FIG. 3 is a perspective view of a ring element 40 constructed in accordance to a second preferred embodiment of the present invention. The ring element 40 is radially symmetric about the optical axis Z. Light from LED 11 mounted beneath the ring element 40 is redirected within a predetermined viewing sector of luminous intensity I forming a cone 42 about the optical axis Z. Ring element 40 is defined by a pair of truncated concentric conic surfaces, an inner refractive surface 36 and an outer reflective surface 38. The inner refractive surface forms a first angle A32 to the optical axis Z, while the outer reflective surface 38 forms a second angle A34, acute to the optical axis z and greater than the first angle A32. Ring element 40 is bounded on the top by annular exit surface 34 and bounded on the bottom by annular base surface 37. The ring element 40 is fabricated from plastic resins such as polymethyl methacrylate, polycarbonate or other materials that are optically transmissive to the light emitted by the LED 11. The ring element 40 when used in conjunction with a light emitter such as an LED 11 forms a light source having a high luminous intensity I within a predetermined viewing angle and is well suited for use in a variety of power signaling applications.

FIG. 4 is a cross-sectional view of an array 30 of optical elements 10 that is constructed in accordance to a third illustrated preferred embodiment of the present invention. Multiple optical elements 10 are integrated into a frame 25 forming an array 30 to accommodate multiple LEDs 11 for use in power signaling applications such as automotive tail lamps. Illuminated by LEDs 11, array 30 forms a light panel having a large area of illumination that produces light within a limited viewing angle relative to an array optical axis ZZ.

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US6031958 *Nov 20, 1998Feb 29, 2000Mcgaffigan; Thomas H.Optical light pipes with laser light appearance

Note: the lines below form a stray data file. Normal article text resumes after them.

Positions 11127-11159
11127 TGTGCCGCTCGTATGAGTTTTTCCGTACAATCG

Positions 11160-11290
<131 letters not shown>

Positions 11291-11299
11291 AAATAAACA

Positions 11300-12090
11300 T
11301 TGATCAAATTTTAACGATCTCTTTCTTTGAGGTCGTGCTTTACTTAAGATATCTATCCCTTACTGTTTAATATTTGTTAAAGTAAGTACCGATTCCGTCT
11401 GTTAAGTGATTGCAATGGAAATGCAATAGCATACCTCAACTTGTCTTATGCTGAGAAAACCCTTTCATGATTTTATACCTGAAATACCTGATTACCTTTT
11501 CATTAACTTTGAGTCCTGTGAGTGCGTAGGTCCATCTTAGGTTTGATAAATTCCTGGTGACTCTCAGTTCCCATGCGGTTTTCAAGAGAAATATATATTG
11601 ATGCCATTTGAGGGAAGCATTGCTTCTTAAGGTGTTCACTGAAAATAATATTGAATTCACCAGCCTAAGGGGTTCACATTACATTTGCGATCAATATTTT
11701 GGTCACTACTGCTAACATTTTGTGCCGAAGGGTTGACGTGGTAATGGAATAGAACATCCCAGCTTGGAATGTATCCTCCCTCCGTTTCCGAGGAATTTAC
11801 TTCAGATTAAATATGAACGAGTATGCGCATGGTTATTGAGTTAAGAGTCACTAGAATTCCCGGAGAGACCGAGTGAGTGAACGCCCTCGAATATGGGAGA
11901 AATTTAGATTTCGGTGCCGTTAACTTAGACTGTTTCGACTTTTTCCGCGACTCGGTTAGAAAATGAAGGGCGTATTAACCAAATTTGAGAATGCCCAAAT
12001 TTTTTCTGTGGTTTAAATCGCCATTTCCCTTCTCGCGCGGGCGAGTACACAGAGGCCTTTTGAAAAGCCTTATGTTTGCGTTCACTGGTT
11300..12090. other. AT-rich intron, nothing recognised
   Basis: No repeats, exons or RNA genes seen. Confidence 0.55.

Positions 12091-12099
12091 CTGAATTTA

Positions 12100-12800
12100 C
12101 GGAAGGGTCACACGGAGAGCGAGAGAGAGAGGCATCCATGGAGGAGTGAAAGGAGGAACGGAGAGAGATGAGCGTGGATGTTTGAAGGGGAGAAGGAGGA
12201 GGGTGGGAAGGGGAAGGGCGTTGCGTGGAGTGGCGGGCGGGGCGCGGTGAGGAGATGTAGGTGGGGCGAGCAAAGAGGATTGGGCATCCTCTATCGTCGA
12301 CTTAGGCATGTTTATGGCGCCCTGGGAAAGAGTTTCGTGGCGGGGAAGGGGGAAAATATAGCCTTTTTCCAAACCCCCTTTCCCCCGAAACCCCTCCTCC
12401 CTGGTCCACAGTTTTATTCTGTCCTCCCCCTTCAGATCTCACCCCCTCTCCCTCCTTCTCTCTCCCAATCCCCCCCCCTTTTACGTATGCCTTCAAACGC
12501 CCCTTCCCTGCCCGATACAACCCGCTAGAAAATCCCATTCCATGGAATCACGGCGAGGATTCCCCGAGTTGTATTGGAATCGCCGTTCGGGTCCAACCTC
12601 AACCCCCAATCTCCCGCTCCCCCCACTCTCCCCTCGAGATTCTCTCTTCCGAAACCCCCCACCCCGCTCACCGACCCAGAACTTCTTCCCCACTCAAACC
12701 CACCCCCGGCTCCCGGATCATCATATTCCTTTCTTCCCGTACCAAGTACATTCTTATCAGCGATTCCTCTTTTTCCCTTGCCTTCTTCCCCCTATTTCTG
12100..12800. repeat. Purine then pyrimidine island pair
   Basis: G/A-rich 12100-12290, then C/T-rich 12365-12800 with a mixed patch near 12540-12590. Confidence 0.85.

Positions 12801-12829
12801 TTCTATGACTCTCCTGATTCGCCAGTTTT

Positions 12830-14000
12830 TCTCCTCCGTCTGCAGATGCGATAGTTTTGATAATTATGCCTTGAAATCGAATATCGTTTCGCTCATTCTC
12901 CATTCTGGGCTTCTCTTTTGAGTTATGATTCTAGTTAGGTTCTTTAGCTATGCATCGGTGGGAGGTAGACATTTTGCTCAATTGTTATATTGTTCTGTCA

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US6238076Mar 29, 1999May 29, 2001Primetech Electronics, Inc.Compact light mixing and diffusing apparatus
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Classifications
U.S. Classification385/31, 257/E33.071
International ClassificationG02B6/42, F21V7/00, F21V13/04, F21V19/00, G02B17/00, F21S2/00, F21S8/10, H01L33/58, H01L33/60
Cooperative ClassificationG02B19/0061, G02B19/0028, H01L33/60, H01L33/58, F21K9/00, F21V7/0083, F21S48/215, F21V7/0091, F21V5/007, G02B6/4298, F21Y2101/02
European ClassificationF21K9/00, G02B6/42L, G02B17/08N1
Legal Events
DateCodeEventDescription
Feb 15, 2011ASAssignment
Effective date: 20110211
Owner name: PHILIPS LUMILEDS LIGHTING COMPANY LLC, CALIFORNIA
Free format text: CHANGE OF NAME;ASSIGNORS:LUMILEDS LIGHTING U.S., LLC;LUMILEDS LIGHTING, U.S., LLC;LUMILEDS LIGHTING, U.S. LLC;AND OTHERS;REEL/FRAME:025850/0770
Jul 14, 2008REMIMaintenance fee reminder mailed
Jul 7, 2008FPAYFee payment
Year of fee payment: 12
Jul 7, 2004FPAYFee payment
Year of fee payment: 8
Oct 16, 2000ASAssignment
Owner name: LUMILEDS LIGHTING, U.S., LLC, CALIFORNIA
Free format text: ASSIGNMENT OF ASSIGNORS INTEREST;ASSIGNOR:AGILENT TECHNOLOGIES, INC.;REEL/FRAME:011170/0223
Effective date: 20000906
Owner name: LUMILEDS LIGHTING, U.S., LLC 370 W. TRIMBLE ROAD,
Aug 29, 2000FPAYFee payment
Year of fee payment: 4
Aug 29, 2000SULPSurcharge for late payment
Aug 1, 2000REMIMaintenance fee reminder mailed
May 30, 2000ASAssignment
Owner name: AGILENT TECHNOLOGIES INC, CALIFORNIA
Free format text: ASSIGNMENT OF ASSIGNORS INTEREST;ASSIGNOR:HEWLETT-PACKARD COMPANY;REEL/FRAME:010977/0540
Effective date: 19991101
Owner name: AGILENT TECHNOLOGIES INC INTELLECTUAL PROPERTY ADM
Apr 28, 2000ASAssignment
Owner name: HEWLETT-PACKARD COMPANY, A DELAWARE CORPORATION, C
Free format text: MERGER;ASSIGNOR:HEWLETT-PACKARD COMPANY, A CALIFORNIA CORPORATION;REEL/FRAME:010841/0649
Effective date: 19980520
Owner name: HEWLETT-PACKARD COMPANY, A DELAWARE CORPORATION P.
Mar 20, 2000ASAssignment
Owner name: HEWLETT-PACKARD COMPANY, A CORP. OF DELAWARE, COLO
Free format text: CHANGE OF NAME;ASSIGNOR:HEWLETT-PACKARD COMPANY;REEL/FRAME:010668/0728
Effective date: 19980520
Owner name: HEWLETT-PACKARD COMPANY, A CORP. OF DELAWARE P.O.